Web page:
When you start to build a currency, you’re not doing it for the short-term. It must be enduring and stand the test of time. 

It seems at the moment that everywhere I look I see the same Lego infographic used to illustrate the concept of data organisation and it has had quite a few different interpretations depending on the author.

It was designed for business owners, by graphic designers, to simplify the complex nature of data arrangement and to portray that aesthetics are perhaps the most important part of information being useful. A bunch of Lego bricks can be sorted and arranged into colourful Lego towers that tell the right story.

But it’s worth remembering that those same bricks are the very foundation of the tower, if the bricks are dodgy the tower will fall.

The Lego infographic is a simplistic representation of a complex process in my opinion. It reminds me of a piece I wrote in The Attention Economy about what it takes to build something really solid.

In the book, I talk about Vitruvius and his guiding rules and principles for architecture and how in adhering to these rules, ‘durability will be assured’.

When you start to build a currency, you’re not doing it for the short-term –  it must be enduring and stand the test of time. You want something stable that will last and be of real value to the economy and society.

And the foundation of that stability is robust measurement, common standards and subsequent trust. The foundation of an attention currency will be robust attention data.

We can’t afford to repeat past mistakes

If we take thousands of Lego bricks and build a giant room, the current elephant-in-residence would be Nielsen. For nearly seven decades, the concept of measuring advertising effectiveness has been synonymous with their name. 

In 2021, the Video Advertising Bureau appealed to the Media Rating Council (MRC) to suspend Nielsen’s accreditation for national TV ratings. Overnight, networks were challenged to make sense of a world without Nielsen and create new measurements that could better reflect the ways in which people now watch TV and digital video.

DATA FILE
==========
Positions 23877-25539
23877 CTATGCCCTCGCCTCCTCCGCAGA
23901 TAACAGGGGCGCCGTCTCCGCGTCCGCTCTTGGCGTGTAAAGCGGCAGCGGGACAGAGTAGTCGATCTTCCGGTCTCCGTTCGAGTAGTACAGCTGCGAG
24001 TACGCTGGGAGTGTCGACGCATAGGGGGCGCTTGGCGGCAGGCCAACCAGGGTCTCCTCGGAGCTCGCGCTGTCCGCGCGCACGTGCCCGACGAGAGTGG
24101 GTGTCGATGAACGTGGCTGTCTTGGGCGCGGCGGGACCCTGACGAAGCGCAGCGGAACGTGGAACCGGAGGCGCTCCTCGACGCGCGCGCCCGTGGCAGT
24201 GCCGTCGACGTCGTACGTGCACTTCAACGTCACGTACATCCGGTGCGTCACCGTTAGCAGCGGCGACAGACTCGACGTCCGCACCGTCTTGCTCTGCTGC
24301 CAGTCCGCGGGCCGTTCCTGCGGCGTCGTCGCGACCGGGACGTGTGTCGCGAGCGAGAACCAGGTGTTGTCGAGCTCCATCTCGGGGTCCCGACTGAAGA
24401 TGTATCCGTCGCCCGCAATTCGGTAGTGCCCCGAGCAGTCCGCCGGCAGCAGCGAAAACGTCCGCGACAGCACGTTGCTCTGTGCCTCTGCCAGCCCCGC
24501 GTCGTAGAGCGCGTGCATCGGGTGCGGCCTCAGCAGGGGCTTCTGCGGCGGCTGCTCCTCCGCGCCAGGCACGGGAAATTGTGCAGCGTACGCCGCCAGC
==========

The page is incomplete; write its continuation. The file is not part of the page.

The measurement landscape has had a sizable tremor and Nielsen now faces competition from several companies like Comscore, iSpot.tv and VideoAmp. Many of them are trying to make their mark as not only valid forms of measurement, but important forms of currency from which to evaluate advertising.

We have been here before, and can’t afford to do it again. The scale of this disruption has had its negative consequences on the advertising industry. The ill-informed promise of free reach sending us all off to hunt for the perfect viral video, instant measurement and hyper targeting sending our brands into decline, click bait style engagement metrics that made attribution promises they couldn’t keep.

What have we learned from this era? That when it comes to industry change, we should be considered over hasty. Even Shakespeare said that a hasty marriage seldom proveth well. 

Time for collective agreement on standards

The fact remains, that you can’t build a currency overnight. The American Dollar took more than 20 years to gain widespread unity, value and lawful tender. Bitcoin has been around since 2009, and while popular awareness is taking hold, it still doesn’t enjoy widespread trust. As a decentralised digital currency and lawful tender it will take time to build the type of unity that stability requires.

Viewability only took five years before it was even considered a metric that could hold the industry accountable. And now here we are, staring viewability down the barrel and saying that it doesn’t work. I have no doubt if more time was spent vailading viewability as a metric, we wouldn’t be facing this problem right now. Lessons to be learned here.

One of the main reasons I have backed attention as a contender in the currency race is that, from early on in my academic years, I could see that only human data would give us what we need for reliable, transparent and meaningful metrics to fuel a measurement ecosystem.

Getting the right data to put into products that can plan, trade and verify advertising will fuel this economy. But our industry needs to collectively agree on the standards of attention data it will accept before it can even come close to using attention as a currency.

Perfectly arranged Lego towers are still just a pile of bricks if they fall over.